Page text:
Meteorite found in Antarctica contains out of this world opal fragments
Opal, familiar on Earth as a precious stone used in jewellery, is made up of silica (the major component of sand) with up to 30% water in its structure, and has not yet been identified on the surface of any asteroid. Before the new work, opal had only once been found in a meteorite, as a handful of tiny crystals in a meteorite from Mars.
Downes and her team studied the meteorite, named EET 83309, an object made up of thousands and broken pieces of rock and minerals, meaning that it originally came from the broken up surface, or regolith, of an asteroid.
Results from other teams show that while the meteorite was still part of the asteroid, it was exposed to radiation from the Sun, the so-called solar wind, and from other cosmic sources. Asteroids lack the protection of an atmosphere, so radiation hits their surfaces all the time.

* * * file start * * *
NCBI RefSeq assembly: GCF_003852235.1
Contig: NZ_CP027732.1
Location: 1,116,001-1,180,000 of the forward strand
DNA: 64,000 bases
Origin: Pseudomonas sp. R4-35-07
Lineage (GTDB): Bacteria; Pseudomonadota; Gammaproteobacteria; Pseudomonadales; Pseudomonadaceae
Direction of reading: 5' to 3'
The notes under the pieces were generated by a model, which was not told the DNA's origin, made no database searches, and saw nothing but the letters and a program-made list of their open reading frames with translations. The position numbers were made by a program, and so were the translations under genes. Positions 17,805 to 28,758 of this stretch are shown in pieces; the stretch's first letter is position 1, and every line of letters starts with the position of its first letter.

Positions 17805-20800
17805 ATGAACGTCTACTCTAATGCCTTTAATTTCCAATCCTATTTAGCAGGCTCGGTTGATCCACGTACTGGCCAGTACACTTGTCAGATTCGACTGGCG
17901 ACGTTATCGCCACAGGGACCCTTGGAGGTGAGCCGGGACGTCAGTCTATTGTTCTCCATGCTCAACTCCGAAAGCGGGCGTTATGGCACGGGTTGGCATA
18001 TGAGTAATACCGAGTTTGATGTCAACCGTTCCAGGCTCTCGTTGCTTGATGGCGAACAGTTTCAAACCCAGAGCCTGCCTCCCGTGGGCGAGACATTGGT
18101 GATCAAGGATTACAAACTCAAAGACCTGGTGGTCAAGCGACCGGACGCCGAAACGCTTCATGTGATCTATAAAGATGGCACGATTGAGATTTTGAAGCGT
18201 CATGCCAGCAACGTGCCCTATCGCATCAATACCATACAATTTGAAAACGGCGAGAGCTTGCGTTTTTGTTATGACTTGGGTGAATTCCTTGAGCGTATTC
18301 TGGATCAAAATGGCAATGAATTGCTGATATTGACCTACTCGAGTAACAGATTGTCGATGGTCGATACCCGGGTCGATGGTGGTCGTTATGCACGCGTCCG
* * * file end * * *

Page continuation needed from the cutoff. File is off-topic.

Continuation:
She comments: "The pieces of opal we have found are either broken fragments or they are replacing other minerals.
Our evidence shows that the opal formed before the meteorite was blasted off from the surface of the parent asteroid and sent into space, eventually to land on Earth in Antarctica."
"This is more evidence that meteorites and asteroids can carry large amounts of water ice. Although we rightly worry about the consequences of the impact of large asteroid, billions of years ago they may have brought the water to the Earth and helped it become the world teeming with life that we live in today."
The team used different techniques to analyse the opal and check its composition. They see convincing evidence that it is extra-terrestrial in origin, and did not form while the meteorite was sitting in the Antarctic ice.
For example, using the NanoSims instrument at the Open University, they can see that although the opal has interacted to some extent with water in the Antarctic, the isotopes (different forms of the same element) match the other minerals in the original meteorite.
The above post is reprinted from materials provided by Royal Astronomical Society (RAS).